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post #7 of (permalink) Old 11-28-2013, 01:25 AM - Thread Starter
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Originally Posted by Jakewat View Post

Would you know any sites/ pages that I could find some good info on the whole server topic. I have a very faint idea of the whole thing but the specifics are something that I'm keen on studying. You seem to know your way around servers and wanted to ask where you acquired your knowledge.

Also I'll be having a look at this interesting build too.

Servethehome has some nice articles. They don't just look at the latest and greatest hardware, but also
stuff of interest to the home server enthusiast which you can get on eBay for cheaps (similar to the components
for this build). Also, just googling around for specific questions I might have.

Aside from that I have also found browsing the catalogues of server hardware vendors very helpful (Supermicro,
Tyan, Asus, LSI, Intel). It gives you a general idea of what components are available for what platform, and when
you find something that might be of interest to you, you can do more research on that specific part via Google and
see if you can get it on eBay (it can be kind of tricky to find the right stuff on eBay with generic searches such as
'lga 1366 server board' or something like that, lots of stuff gets missed which you only find with specific searches
such as 'Supermicro X8DT3' etc., you get the idea).

TBH though it's not all that complex, it's more about getting yourself acquainted with product lines which aren't
that known to the normal user (so, for example, finding out what kind of Xeons are available for the LGA1366
socket and which ones might be right for your needs), the procedure is pretty much the same as when a new
desktop product line is launched. The primary caveat is of course that info (reviews etc.) is more difficult to find,
sometimes even downright impossible, so you need to rely much more on spec sheets, manuals and the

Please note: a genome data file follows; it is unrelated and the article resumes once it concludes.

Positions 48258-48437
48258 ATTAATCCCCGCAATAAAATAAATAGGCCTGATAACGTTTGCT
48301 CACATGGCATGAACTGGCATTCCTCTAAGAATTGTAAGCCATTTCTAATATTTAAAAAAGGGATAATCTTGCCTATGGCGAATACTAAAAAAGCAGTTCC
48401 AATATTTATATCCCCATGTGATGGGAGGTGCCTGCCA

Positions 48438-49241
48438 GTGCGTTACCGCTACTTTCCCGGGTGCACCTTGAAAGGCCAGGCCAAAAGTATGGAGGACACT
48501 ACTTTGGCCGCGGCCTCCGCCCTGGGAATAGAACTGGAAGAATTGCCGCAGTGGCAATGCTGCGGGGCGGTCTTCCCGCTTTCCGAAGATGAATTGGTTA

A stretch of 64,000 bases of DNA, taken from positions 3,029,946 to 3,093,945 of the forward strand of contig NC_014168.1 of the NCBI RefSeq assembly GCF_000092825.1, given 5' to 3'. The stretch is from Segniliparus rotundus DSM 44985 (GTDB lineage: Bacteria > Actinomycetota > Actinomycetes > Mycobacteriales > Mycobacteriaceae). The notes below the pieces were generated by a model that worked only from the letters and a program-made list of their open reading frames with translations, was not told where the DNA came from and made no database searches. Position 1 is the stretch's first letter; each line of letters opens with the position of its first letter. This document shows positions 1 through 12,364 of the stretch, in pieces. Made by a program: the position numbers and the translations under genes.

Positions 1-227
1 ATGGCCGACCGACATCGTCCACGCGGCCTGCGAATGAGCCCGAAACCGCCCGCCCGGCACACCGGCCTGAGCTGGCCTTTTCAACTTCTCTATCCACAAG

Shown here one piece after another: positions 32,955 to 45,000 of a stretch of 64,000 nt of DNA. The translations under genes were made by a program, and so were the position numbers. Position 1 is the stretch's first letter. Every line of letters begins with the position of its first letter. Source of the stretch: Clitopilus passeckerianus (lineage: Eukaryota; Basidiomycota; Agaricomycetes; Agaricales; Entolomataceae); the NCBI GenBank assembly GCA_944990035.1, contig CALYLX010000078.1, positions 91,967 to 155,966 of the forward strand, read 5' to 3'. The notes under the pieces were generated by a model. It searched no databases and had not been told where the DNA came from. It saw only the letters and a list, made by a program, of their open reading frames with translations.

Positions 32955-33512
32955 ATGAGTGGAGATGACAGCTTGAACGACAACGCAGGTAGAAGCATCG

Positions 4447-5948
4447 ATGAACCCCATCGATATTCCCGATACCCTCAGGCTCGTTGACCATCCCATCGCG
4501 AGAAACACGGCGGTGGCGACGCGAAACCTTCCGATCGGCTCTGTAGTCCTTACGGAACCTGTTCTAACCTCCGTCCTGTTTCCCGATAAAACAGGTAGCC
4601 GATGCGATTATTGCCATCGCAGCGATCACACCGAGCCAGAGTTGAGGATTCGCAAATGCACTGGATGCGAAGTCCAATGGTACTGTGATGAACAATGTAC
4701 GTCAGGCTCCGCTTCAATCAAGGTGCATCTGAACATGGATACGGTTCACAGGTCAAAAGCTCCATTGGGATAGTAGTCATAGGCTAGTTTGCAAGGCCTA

occasional tidbit to find out whether or not some component (say, a M/B) is right for you. The nice part about
pro-grade hardware is that the documentation is often pretty good (for example, Supermicro's manual for my
motherboard has been very helpful), so you can often get a good idea of a product's capabilities by doing some
careful reading.

As for the software side of things (which could be argued to be the more important aspect): I've been using exclusively
Linux for quite a few years now (not to sound elitist, it's just a statement of fact wink.gif), and for most server-like tasks
there are some pretty decent resources available for Linux (I'm assuming for Win Server as well, but I'm not up-
to-date on that front), so usually I just have a look at the Arch Wiki, and if it's not in there I look around google
and Youtube to see if there are any tutorials available for what I wish to do (for instance, setting up a DHCP
server on my machine, although I'm not yet sure if I'll actually do that). On a side note: That's also pretty cool
about server-grade hardware: Good Linux support. smile.gif

Then there remains the topic of networking and security, for which I have found Eli the Computer Guy's channel
very helpful. Although I've only just started to delve deeper into that side of things, so there's still lots to learn.

For example, I recently did some research on Cisco since, for one thing, we have one of their routers, and secondly,
I was thinking about buying a managed switch from them. Then I found out that they'd done backdoor firmware
updates for a few of their router series and have been involved in quite a few controversies (for example, they
seem to have been helping China build its great firewall). There are also rumours that they've been helping
the NSA with their snooping around (say, sending info about their routers' users browsing and downloading
habits to the man?), although I must say that these are just rumours and I haven't been able to find anything
definite on that topic.

Still, I'm paranoid enough that this has motivated me to avoid prebuilt closed-source networking equipment
and now I want to implement my own solution to make sure my equipment only really does what I actually
tell it to do. However, I'm not yet far along in my research (and finances wink.gif) to implement something proper in
that regard. But yeah, I feel an urge to get rid of my Cisco router/access point and build my own equipment,
for which there remains a significant amount of work to do.

Sorry for the long post, but that's what I do, apparently rolleyes.gif

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